A Day Late, a Dollar Short: Opening a Governmental Snare Which Tricks Poor Victims Out of Their Medical Malpractice Claims
Richard W. Bourne
University of Baltimore School of Law
University of Pittsburgh Law Review, Vol. 62, p. 87, 2000
In the early 1990's, Congress attempted to enhance the federal program for subsidizing community health centers for the poor by eliminating the need of the centers for medical malpractice insurance. It did so by making the federal government the only proper defendant victims of the centers' malpractice could sue by "deeming" the centers and their clinicians to be federal "employees" covered by the Federal Tort Claims Act.
The FTCA has a relatively short statute of limitations, two years, which cuts off liability for torts of federal employees no matter where they arise if the victim initiates suit more than two years after his or her claim accrues. Since patients of the community health centers have no reason to know of federal involvement in their medical services, when malpractice occurs neither they nor their lawyers are on notice that their state law claims are preempted by the FTCA. In states with statutes of limitations more generous than the federal two year period, a substantial number bring state law claims thought to be governed by state time limits only to discover too late that because of federal preemption their actions are time-barred.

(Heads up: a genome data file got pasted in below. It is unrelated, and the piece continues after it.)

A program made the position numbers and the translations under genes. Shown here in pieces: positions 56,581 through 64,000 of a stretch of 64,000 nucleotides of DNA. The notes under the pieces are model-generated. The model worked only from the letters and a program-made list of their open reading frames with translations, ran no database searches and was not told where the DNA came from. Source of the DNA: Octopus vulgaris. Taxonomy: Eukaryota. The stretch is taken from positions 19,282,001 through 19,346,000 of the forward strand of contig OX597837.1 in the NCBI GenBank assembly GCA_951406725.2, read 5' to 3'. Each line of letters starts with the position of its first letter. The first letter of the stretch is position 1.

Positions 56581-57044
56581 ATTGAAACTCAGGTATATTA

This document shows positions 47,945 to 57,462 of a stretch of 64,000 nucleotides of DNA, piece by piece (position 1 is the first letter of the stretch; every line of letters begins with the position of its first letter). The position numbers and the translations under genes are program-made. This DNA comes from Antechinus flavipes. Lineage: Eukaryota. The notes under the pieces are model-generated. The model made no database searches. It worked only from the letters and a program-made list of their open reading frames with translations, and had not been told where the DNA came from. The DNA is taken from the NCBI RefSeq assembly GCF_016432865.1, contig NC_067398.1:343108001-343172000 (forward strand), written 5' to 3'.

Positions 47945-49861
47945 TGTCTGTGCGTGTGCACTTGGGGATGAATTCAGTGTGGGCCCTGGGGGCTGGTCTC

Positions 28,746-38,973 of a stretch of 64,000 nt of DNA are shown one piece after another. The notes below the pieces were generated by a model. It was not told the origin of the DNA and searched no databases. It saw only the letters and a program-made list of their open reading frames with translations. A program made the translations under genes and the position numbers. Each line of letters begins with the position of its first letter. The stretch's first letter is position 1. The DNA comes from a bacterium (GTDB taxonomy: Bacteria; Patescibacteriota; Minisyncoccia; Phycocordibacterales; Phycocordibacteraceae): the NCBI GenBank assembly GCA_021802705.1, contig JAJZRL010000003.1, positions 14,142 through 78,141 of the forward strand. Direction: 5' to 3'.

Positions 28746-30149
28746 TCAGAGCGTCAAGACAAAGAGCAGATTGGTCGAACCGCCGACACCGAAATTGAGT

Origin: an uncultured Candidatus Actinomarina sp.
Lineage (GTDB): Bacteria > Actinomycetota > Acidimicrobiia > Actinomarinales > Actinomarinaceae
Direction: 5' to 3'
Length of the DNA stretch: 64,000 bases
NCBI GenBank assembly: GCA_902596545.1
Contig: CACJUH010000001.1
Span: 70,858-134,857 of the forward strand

The article discusses an unreported federal district court decision in Maryland, Kelly v. Total Health Care, Inc., to illustrate how the law frustrates valid claims brought by diligent but ignorant poor people who have by victimized by medical practice. The paper ends up recommending solution to the problem through better statutory construction than that which occurred in Kelly or alternatively through legislative revision of the FTCA or the community health assistance act.
Number of Pages in PDF File: 37
JEL Classification: K12
Date posted: April 12, 2001 ; Last revised: October 1, 2008
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